The problem of the cost of living is the most important that my ministers have in mind at the present time, and every effort is being made to improve conditions with respect thereto. It is apparent that even the most rigid economy in public expenditures will not suffice to solve this pressing problem and the problem of taxation incidental thereto. Their ultimate solution lies largely in increased production and the development of new and wider markets. It is to be borne continually in mind that the existing burden of taxation is due mainly to uncontrollable expenditure in the nature of payments and obligations arising out of the war, and to the encumbered position of the National Railways.

To aid in an increase of production, through the development of our vast natural resources, every effort is being made to attract the right class of immigrants to Canada, and to secure their settlement in the undeveloped areas served by our great transportation systems. In due course steps will be taken to further colonization and settlement in other fertile regions such as those of the Peace river.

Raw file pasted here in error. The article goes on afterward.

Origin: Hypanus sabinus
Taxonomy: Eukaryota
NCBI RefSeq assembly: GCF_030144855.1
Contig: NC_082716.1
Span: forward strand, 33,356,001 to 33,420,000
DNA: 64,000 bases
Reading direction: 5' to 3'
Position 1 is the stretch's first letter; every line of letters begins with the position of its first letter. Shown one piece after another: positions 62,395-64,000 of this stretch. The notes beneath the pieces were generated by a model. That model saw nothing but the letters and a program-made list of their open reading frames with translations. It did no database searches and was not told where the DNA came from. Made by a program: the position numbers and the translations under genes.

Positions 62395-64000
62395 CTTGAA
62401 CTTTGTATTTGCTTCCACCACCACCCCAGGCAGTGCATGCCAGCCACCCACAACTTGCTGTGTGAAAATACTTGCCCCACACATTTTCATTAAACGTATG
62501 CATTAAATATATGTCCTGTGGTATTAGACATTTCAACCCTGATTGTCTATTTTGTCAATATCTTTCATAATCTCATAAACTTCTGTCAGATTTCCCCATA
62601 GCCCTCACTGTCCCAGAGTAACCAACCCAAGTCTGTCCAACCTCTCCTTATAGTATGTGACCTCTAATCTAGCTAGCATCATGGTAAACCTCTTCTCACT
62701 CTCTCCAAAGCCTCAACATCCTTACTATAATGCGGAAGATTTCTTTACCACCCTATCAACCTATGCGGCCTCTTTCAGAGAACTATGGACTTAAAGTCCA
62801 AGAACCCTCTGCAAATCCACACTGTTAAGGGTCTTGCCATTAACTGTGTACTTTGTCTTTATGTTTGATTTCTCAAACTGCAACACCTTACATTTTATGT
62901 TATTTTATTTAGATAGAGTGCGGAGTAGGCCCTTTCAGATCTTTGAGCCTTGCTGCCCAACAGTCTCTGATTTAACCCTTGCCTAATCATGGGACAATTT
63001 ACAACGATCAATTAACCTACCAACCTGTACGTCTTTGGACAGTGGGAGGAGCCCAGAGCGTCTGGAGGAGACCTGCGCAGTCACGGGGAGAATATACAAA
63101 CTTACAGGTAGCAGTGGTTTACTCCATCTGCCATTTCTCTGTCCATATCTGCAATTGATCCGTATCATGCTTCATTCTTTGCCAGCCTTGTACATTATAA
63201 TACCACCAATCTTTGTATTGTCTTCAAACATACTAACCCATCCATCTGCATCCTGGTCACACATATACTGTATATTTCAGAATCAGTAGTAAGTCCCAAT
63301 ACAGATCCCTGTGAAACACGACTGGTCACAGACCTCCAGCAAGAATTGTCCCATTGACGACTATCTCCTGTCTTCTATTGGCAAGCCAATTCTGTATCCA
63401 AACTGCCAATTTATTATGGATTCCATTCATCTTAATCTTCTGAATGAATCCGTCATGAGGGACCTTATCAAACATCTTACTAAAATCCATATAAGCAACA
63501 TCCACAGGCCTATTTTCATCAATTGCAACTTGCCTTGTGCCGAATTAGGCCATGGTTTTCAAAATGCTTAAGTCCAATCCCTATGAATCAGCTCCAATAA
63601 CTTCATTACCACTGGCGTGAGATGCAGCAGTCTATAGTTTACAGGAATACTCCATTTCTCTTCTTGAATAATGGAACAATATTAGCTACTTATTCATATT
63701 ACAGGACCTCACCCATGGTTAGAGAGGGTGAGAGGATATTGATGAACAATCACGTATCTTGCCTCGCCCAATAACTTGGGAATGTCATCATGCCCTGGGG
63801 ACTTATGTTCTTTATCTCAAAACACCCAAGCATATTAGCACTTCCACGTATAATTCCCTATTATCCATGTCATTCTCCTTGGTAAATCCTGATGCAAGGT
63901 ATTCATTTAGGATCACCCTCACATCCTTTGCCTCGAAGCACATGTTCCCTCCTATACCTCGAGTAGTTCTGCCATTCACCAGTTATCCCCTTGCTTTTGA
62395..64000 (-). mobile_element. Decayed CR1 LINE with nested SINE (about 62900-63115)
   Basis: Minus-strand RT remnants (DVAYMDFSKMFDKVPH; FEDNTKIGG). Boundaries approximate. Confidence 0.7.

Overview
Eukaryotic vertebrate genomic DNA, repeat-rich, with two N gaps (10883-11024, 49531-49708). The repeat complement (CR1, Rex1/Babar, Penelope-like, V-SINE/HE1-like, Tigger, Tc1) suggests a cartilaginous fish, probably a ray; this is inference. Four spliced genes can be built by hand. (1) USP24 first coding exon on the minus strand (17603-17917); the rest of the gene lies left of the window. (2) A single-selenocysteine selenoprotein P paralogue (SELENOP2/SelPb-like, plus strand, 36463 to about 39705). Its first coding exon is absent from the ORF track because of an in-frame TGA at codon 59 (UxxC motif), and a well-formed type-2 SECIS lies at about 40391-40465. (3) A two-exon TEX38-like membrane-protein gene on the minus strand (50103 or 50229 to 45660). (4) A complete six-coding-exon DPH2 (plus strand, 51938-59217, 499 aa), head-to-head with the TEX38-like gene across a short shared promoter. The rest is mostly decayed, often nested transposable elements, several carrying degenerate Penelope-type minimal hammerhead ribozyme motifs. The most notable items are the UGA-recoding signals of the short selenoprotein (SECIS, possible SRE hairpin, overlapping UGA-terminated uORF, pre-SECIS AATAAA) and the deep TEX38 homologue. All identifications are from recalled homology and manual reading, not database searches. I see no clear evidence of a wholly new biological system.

The cost of production of raw materials and the necessaries of life has been lessened by the reductions in the tariff and the sales tax effected at the last session. It is becoming increasingly evident, however, that quite as important a factor a3 the customs tariff in their effect upon production and living costs are transportation costs and rates, by land and sea.

I Mr. Speaker.]

It is the opinion of my advisers that the attention of parliament at the present session should be directed more particularly to the desirability of effecting a freer movement of commodities through an equalization of railway freight rates as between provinces and localities, and through a lowering of carrying charges upon shipments by water of the products of the farm, the mine, the forest, the fisheries, and of our manufacturing industries.

Some measure of control of transportation by land and sea is obviously essential to the promotion of interimperial trade, the expansion of export trade generally, and the development of Canadian trade via Canadian ports.

The procedure it may be advisable to follow with respect to railway freight rates will in some measure necessarily depend upon the decision of the Supreme Court in the appeal respecting the Crowsnest pass agreement. With regard to ocean freight rates, action is being taken to overcome the restraints on export trade due to the exactions of the powerful steamship combine known as the North Atlantic Steamship Conference. Your approval will be asked of a measure aimed at affording the government of Canada a control of ocean rates.